Healthcare providers are constantly seeking new ways to use digital health solutions to empower patients to monitor their own health. Disadvantaged populations, often struggle with access to healthcare. Disadvantaged new mothers experience these struggles two-fold—for themselves and for their children. However, digital health solutions through internet and smartphone capabilities are becoming a viable solution to reach this population.
According to the NCBI study “Listening to Communities: Mixed-Method Study of the Engagement of Disadvantaged Mothers and Pregnant Women With Digital Health Technologies” the use of digital health-management practices are low among low-income new mothers. Nonetheless, among non-users or low current users of digital health management solutions, the study indicated that 49% were classified as potential adopters because they expressed high interest in engaging with digital health-management tools in the future. The study states, “some potential adopters were already using the patient portal, but infrequently or for one specific purpose, such as scheduling appointments, emailing doctors, or getting text reminders. Several mentioned that they would like to use the portal, but had not been taught how to do so.”
Dr. Josh Makower, a General Partner on the New Enterprises Associates healthcare team, says, “Quality health information through the internet is becoming many women’s first point of call when searching for information about their own health or the health of their families. Thus, information is no longer being gated by a physician visit or restricted to those with healthcare coverage, and many populations can now access it regardless of their socioeconomic status. This presents a great opportunity for technology developers who wish to improve women’s health directly through direct to consumer apps and products, and there is a growing proliferation of solutions now available to address everything from pregnancy to breastfeeding.”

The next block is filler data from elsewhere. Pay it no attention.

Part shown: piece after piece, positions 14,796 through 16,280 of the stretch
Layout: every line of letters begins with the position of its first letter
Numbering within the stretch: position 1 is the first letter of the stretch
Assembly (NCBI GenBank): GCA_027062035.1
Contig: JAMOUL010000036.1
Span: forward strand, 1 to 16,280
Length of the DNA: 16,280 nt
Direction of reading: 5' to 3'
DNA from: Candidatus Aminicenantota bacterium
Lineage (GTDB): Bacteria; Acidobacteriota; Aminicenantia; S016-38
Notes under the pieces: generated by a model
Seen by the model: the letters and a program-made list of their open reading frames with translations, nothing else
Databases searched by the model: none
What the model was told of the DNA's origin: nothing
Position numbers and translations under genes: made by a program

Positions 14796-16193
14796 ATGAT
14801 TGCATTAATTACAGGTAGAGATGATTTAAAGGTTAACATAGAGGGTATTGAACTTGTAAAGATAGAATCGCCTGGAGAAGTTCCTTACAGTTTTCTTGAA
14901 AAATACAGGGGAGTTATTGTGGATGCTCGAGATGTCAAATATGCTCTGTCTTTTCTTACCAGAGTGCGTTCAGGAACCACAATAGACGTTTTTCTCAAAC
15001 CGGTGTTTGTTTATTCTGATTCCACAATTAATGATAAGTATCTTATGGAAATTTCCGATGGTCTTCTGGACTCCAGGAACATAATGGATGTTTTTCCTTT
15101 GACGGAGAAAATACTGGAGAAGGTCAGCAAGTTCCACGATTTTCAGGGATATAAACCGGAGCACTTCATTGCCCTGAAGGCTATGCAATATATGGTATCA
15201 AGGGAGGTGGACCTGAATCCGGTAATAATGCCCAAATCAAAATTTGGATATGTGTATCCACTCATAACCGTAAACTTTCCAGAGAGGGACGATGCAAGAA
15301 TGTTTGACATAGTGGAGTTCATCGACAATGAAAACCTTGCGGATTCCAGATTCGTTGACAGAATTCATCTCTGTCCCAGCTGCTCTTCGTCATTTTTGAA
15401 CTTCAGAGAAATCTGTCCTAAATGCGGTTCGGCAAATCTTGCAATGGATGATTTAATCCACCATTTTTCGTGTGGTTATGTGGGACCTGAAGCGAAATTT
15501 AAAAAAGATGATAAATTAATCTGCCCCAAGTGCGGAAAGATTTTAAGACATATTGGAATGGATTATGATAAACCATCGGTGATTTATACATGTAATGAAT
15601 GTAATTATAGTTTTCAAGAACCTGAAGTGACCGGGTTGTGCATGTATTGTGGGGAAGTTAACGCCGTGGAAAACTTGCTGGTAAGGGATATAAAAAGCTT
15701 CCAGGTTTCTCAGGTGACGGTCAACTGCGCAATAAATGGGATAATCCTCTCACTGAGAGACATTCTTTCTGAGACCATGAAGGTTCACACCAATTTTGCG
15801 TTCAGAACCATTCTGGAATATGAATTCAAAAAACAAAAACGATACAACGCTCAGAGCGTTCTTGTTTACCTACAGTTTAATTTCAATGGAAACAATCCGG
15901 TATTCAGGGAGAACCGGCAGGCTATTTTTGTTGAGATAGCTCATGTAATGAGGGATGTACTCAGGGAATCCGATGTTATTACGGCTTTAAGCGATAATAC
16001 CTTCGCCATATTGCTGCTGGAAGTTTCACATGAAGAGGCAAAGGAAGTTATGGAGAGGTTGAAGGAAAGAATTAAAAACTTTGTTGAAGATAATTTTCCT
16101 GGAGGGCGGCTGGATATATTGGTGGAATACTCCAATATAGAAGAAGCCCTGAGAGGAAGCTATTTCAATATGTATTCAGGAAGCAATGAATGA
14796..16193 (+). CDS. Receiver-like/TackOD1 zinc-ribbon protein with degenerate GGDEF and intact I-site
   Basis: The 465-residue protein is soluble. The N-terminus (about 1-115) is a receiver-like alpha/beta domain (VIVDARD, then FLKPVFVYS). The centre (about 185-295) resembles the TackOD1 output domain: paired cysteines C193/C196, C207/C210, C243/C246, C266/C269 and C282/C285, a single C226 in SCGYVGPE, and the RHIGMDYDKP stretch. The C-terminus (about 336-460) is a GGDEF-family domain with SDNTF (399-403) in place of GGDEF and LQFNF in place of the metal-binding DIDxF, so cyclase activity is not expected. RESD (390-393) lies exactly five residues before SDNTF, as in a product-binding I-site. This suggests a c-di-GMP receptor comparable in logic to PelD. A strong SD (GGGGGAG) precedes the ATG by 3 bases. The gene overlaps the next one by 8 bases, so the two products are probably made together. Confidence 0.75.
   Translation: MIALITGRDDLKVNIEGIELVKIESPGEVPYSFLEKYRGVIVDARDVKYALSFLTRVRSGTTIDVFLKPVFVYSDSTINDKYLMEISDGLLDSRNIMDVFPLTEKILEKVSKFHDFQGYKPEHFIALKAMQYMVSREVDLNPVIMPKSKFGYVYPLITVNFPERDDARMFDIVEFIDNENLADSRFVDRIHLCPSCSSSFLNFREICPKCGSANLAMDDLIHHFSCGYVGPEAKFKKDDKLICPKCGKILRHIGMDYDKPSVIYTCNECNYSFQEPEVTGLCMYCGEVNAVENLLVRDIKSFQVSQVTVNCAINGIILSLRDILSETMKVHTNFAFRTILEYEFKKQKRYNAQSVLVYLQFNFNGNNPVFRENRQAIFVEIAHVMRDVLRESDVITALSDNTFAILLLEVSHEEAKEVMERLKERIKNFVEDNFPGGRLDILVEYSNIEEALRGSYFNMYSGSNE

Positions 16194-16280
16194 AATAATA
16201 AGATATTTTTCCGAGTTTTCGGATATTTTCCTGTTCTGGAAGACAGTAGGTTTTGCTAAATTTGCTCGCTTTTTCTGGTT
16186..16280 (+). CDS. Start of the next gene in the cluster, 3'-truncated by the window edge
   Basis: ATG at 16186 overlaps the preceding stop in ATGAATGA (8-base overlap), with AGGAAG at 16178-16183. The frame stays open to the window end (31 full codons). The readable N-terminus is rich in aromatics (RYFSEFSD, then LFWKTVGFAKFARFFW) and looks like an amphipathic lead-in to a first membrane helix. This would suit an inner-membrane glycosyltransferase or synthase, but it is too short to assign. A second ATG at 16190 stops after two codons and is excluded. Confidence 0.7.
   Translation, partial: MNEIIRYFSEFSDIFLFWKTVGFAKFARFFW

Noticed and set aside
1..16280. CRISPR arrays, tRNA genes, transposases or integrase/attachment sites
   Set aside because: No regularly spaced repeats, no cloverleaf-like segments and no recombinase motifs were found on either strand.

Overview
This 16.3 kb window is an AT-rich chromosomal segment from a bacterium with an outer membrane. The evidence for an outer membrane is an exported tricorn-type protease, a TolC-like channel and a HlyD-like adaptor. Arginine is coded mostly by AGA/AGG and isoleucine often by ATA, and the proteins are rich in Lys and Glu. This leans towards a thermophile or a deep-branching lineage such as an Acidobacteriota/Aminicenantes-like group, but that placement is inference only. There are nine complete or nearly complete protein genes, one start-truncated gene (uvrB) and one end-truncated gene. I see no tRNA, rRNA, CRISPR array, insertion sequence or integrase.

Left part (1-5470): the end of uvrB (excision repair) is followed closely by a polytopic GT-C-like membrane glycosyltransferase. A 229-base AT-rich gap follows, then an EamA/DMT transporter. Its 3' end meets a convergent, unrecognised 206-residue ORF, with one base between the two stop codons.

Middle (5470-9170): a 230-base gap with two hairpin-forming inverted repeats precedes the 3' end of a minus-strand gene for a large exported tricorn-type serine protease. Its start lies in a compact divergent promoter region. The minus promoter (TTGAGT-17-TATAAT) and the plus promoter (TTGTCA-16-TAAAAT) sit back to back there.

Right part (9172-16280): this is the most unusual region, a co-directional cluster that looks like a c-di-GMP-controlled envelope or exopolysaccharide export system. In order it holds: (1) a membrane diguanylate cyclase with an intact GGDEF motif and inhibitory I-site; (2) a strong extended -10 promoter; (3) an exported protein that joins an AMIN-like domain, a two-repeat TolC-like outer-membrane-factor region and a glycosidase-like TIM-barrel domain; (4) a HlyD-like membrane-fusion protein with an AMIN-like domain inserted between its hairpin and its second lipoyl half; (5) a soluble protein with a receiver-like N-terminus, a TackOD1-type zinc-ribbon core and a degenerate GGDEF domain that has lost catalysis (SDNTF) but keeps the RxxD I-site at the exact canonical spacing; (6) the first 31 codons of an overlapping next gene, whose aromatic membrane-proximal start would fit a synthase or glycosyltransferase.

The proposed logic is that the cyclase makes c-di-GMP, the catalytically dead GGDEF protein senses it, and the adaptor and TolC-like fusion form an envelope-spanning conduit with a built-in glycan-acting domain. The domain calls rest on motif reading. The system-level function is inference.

CEO and Co-Founder of BloomLife, a startup that uses wearables to increase health engagement for new mothers, speaks to this disenfranchisement in women’s health: “Women’s health has historically been underfunded and overlooked. And despite the fact that the period from conception through the first 1000 days of life are the most critical for lifelong health and development of a child, we are failing women and babies at this time. We’re excited to be one of the many emerging companies addressing the needs of women during this life-changing moment.”
Here are the top 5 Pregnancy Tech Startups in the US:
Progyny is a New York based startup that has received a total of $15M in two Series B funding rounds in 2017 announced on November 1 and on May 2. The company seeks to improve fertility outcomes and shorten time to pregnancy for new parents. Using smart technology and a network of top fertility specialists, Progyny’s mission is to become an industry leader in comprehensive and inclusive fertility. The company specializes customized fertility benefit plans for aspiring parents, including single and LGBTQ parents.
Maven Clinic is a New York based startup that raised a $10.8M Series A announced on July 25, 2017. Through its digital care platform, Maven Clinic aims to change the landscape of women’s healthcare through better accessibility and affordability. Users can book appointments, chat with, or video chat expert clinicians including OBGYNS, nutritionists, and therapists for insights, advice, and prescriptions related to pregnancy and other women’s health issues. The app also includes a comprehensive practitioner-moderated forum for further engagement with the community. Since launching in 2015, Maven has gained tens of thousands of users, successfully booking online appointments with a vast network of over a thousand expert practitioners. The company jointly operates with a global family benefits platform, Maven Maternity. Babyscripts